Louisville announces more sanctions for men’s basketball

The University of Louisville has announced additional self-imposed sanctions on its men's basketball program in the wake of an escort's allegations, reducing scholarships for the 2017-19 seasons and restricting official recruiting visits and recruiting opportunities for staff.

The school announced Feb. 5 a postseason ban for the Cardinals after its investigation into allegations a former staffer hired an escort and other dancers to entertain recruits and players determined that violations did occur.

A media release on Wednesday stated Louisville will lose one scholarship in each of the 2017-18 and 2018-19 seasons with official visits reduced by one each in 2016-17 and 2017-18.

Several investigations are ongoing into Louisville's program, including one by the NCAA. The governing body is expected to interview Louisville coach Rick Pitino this month about Katina Powell's allegations revealed in October.

Louisville coaches also have 30 fewer days to recruit prospects, a 24 percent reduction.

The release said the decision was reached through a "collaborative process" between Louisville President James Ramsey and several investigative committees; Chuck Smrt of The Compliance Group; athletic director Tom Jurich; and Louisville coach Rick Pitino.

University counsel Steve Thompson said in the release that after much deliberation, "the University believes that self-imposing these penalties is appropriate. While the University could elect to wait until the infractions process is complete, those consulted agree that these penalties are consistent with NCAA legislation, and imposing these penalties now is the right thing to do and may advance the University's goal of expediting resolution of this matter."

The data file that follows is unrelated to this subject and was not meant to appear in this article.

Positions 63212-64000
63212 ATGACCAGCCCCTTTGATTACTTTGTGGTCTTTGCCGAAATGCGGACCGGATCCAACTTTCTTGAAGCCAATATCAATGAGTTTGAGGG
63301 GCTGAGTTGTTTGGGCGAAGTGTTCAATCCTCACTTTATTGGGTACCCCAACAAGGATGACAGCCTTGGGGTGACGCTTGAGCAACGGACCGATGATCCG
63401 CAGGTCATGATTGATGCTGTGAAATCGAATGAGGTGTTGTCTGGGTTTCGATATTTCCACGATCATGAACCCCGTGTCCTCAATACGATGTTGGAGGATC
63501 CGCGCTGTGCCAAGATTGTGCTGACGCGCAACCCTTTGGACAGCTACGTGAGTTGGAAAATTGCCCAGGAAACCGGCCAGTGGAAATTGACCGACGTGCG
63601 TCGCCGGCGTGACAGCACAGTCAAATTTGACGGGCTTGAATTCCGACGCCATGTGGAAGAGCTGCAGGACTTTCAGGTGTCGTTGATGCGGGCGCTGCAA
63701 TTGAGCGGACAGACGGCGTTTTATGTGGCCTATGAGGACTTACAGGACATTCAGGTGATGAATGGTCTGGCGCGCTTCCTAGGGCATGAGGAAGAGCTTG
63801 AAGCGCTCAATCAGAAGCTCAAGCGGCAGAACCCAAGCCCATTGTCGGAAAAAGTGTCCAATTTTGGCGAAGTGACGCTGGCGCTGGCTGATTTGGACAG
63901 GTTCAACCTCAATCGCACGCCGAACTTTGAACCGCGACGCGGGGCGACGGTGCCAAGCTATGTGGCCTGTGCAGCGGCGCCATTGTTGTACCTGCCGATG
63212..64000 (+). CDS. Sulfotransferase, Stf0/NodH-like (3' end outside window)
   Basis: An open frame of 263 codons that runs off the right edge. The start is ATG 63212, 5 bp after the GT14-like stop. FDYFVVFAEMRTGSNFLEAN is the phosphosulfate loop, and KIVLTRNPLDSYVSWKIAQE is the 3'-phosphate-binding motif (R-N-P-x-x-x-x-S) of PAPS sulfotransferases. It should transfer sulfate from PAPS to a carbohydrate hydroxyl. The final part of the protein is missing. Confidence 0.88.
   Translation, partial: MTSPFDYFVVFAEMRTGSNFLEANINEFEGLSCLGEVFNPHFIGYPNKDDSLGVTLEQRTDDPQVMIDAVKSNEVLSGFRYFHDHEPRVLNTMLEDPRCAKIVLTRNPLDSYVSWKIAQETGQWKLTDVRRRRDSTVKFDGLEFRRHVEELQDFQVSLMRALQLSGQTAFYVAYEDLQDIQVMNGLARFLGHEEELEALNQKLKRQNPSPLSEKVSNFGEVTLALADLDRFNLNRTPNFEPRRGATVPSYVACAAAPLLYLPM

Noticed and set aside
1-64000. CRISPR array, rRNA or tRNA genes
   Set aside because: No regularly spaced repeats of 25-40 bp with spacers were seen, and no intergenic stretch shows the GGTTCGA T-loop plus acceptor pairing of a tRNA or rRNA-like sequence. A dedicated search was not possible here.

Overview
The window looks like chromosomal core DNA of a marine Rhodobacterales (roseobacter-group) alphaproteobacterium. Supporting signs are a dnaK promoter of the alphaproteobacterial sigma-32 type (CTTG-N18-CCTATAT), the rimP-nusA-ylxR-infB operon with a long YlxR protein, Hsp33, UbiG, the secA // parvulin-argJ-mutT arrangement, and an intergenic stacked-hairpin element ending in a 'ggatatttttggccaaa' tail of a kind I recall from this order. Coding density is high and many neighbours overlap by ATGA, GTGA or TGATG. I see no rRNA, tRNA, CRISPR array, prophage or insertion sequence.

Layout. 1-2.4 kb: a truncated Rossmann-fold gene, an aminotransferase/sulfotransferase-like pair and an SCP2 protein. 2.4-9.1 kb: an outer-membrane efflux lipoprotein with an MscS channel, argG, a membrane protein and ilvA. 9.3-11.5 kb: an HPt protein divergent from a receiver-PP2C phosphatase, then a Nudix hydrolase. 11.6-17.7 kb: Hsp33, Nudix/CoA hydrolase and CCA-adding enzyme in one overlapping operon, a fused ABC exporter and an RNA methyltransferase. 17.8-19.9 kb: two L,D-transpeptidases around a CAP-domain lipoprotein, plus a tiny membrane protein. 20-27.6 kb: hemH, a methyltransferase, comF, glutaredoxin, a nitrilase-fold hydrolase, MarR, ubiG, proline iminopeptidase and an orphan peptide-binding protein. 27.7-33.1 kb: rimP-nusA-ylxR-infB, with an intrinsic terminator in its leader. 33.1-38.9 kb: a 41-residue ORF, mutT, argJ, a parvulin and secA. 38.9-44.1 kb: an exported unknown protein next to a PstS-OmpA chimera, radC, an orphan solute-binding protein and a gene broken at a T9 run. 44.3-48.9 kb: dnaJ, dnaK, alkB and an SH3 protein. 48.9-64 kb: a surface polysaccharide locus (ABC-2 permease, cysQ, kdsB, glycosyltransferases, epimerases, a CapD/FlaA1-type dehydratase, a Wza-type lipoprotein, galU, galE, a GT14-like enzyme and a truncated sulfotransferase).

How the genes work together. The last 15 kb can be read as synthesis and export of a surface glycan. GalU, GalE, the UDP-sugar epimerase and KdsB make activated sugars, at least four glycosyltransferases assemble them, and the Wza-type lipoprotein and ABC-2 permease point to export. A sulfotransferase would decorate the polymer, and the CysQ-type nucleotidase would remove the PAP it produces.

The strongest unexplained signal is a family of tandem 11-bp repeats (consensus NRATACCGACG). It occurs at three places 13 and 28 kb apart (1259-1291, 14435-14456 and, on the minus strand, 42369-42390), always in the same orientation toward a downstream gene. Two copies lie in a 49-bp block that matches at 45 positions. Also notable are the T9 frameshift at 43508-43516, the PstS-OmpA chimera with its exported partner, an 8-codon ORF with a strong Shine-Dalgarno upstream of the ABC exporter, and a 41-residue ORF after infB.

Louisville's athletic department is also taking additional steps to improve oversight of the program and ensure compliance with NCAA and Atlantic Coast Conference rules, the release added.

The school plans no further comment until the conclusion of the NCAA's enforcement process. Ramsey thanked faculty and staff that helped in the decisions and cited Jurich and Pitino in particular in the release. The president said that "their integrity and decisive leadership have served the university well during these challenging times."

Powell alleged in the book "Breaking Cardinal Rules: Basketball and the Escort Queen" that former staffer Andre McGee paid her $10,000 for 22 shows from 2010-14 at the players' Billy Minardi Hall dormitory.

Powell's book was published by IBJ Book Publishing LLC, a sister company of Indianapolis Business Journal. Investigative reporter and Pulitzer Prize winner Dick Cady co-authored the book.

Pitino has denied knowledge of the activities Powell described in the book and said during an interview last month that he saw "nothing unusual" during occasional visits to the dorm. He has vowed not to resign in the wake of the scandal but said he would use part of the offseason to mull his future with the program, as he does after every season.

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